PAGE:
Impossible LEGO Sculptures and Optical Illusions

Lego Optical Illusions
Sonia

    Thanks to the advent of digital art software like Adobe Photoshop, optical illusions have become extremely easy to create. So easy, in fact, that it’s far more impressive to actually create a sculpture of your optical illusion than it is to create an image these days. LEGO bricks are a unique, eye-catching and accessible way to do this, and numerous artists now construct optical illusions entirely with LEGO bricks.

    Here are some types of impossible LEGO sculptures.

    Impossible Triangles

    Lego Optical Illusions

    Lego Optical Illusions



    One of the most popular and common LEGO optical illusions is a sculpture of an impossible triangle. The illusion has the following attributes:

    • Surfaces appear to twist as the line travels from point to point
    • LEGO bumps on two of the three sides
    • Can look like a flawless illusion in photos

    This optical illusion is achieved by using a slanted LEGO brick to top off the vertical section of the triangle, combined with particular lighting and a particular camera angle. The results are gorgeous if done properly, and very baffling for people when you announce that the image isn’t photoshopped.

    More Impossible Shapes

    Impossible Shapes

    Pretty much any shape with a right angle is ideal for turning into an optical illusion using LEGO bricks. Small structures make good optical illusions because they are fairly simple and easy on the eyes. Sometimes LEGO builders use one aspect of a building, such as a staircase, to illustrate their optical illusion rather than going to the trouble of building a whole room.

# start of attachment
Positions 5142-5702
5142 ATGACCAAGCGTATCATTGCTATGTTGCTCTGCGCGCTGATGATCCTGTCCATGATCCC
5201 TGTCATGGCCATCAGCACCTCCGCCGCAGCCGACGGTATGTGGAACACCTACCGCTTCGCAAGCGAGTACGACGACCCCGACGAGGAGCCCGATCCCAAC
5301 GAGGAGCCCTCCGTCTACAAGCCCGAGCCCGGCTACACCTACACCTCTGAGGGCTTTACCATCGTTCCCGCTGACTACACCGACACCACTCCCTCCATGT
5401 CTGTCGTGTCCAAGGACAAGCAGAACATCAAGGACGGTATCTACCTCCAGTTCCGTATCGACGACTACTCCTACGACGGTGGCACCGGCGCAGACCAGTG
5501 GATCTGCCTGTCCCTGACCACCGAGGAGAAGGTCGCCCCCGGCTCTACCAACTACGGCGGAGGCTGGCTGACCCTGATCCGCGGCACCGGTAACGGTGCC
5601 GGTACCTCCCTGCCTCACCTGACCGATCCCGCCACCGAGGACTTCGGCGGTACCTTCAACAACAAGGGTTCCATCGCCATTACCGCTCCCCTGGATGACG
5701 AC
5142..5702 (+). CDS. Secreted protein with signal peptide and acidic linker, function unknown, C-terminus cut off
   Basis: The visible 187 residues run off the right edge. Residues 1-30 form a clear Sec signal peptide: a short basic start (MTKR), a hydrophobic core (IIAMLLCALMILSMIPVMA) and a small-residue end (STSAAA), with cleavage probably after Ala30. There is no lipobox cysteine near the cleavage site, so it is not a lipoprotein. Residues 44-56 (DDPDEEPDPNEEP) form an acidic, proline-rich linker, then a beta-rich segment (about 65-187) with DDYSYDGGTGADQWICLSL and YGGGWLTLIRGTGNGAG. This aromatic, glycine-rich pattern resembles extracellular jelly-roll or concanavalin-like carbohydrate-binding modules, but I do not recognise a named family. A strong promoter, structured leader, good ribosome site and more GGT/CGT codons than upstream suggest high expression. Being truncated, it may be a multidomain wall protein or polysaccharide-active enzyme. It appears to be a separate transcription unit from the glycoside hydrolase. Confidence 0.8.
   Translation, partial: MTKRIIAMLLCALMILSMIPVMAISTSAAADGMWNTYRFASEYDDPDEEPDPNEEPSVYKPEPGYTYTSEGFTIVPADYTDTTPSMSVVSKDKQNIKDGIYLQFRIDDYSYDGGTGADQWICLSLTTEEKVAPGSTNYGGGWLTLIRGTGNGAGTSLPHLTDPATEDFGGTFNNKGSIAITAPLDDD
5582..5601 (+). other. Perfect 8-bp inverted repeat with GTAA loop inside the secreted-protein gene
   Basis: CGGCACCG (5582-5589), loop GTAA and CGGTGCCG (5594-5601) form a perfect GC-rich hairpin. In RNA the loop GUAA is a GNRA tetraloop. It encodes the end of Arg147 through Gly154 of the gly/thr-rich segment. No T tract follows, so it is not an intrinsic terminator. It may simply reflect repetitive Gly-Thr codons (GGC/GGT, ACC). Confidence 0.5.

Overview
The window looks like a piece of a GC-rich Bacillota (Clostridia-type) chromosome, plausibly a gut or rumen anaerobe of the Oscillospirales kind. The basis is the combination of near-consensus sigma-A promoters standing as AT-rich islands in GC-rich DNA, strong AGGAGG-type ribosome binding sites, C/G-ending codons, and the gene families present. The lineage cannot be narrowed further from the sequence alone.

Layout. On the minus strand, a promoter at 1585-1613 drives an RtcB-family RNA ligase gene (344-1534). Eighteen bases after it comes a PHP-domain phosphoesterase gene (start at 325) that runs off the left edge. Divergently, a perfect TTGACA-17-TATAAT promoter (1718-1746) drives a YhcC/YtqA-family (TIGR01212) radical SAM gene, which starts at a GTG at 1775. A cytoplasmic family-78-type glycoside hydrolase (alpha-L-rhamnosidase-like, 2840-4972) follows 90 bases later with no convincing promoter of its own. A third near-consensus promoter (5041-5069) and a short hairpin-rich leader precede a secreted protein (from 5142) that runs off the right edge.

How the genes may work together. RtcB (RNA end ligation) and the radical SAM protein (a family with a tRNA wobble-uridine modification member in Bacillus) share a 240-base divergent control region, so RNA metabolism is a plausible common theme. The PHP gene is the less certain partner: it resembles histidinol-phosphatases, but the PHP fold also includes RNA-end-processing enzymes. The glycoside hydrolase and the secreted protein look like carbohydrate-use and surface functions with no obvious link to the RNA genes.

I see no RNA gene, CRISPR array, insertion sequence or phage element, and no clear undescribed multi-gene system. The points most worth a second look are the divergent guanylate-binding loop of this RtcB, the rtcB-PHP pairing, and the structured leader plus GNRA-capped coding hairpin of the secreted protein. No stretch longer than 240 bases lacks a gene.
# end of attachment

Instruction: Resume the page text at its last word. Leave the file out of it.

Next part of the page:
Impossible Shapes

    Impossible Architecture

    Impossible Architecture

    Another common subject for optical illusions is impossible architecture. Creating an elaborate building in LEGO bricks is a pretty impressive feat already, but some people up the ante by also making the building an optical illusion. Some imitate classic surreal and optical illusion artworks. For example, LEGO sculptors Daniel Shiu and Andrew Lipson collaborated on optical illusion LEGO sculptures recreating the works of Escher, such as “Relativity.” Lipson describes the process of creating each sculpture in detail on his website, Mighty Optical Illusions.

    The LEGO Company has even started to construct its own optical illusion sculptures for the purpose of advertising.

    LEGOs and Other Objects

    Sometimes LEGO sculptors use other objects in combination with LEGO bricks to create their exact mental image. The results can be artistic, with the LEGOs looking at home amongst the other objects.

    It Takes Dedication

    It’s amazing to think that some people do such complicated sculptures as a hobby. Depending on the complexity, impossible LEGO sculptures can take anywhere from a few minutes to two or three months to complete per project, and that’s just the building time. Other time-consuming aspects of the hobby include:

    • The planning process
    • Getting the right lighting
    • Finding the perfect angle to achieve the illusion
    • Taking photos

    Some LEGO sculptors use complicated mathematical software on the computer to plan their designs before they build them, and often this can take as long as the construction. It makes for a well-laid plan, though, which means less revision later.

    These are just a few of the LEGO optical illusions out there; do you have a favorite that wasn’t mentioned here? Feel free to share it in a comment!

    Some images courtesy of Mighty Optical Illusions.

    Comments

    1. says

      Legos are HUGE right now. My son is 7 years old and can’t get enough of building these Lego kits they sell now. Every birthday party we go to has multiple lego building kits as presents. It really is amazing what they can do with Legos now. My son’s birthday was last week and someone got him a big box of Lego Mini Blocks. We were going to take it back and exchange it for a kit that he can build, but now I want to show him these pictures and see if he wants to mess with them.

      Brian

    2. says

      Good article Sonia, Hard to believe none are photoshopped. I need to show my son, he loves Lego and will probably try to build.

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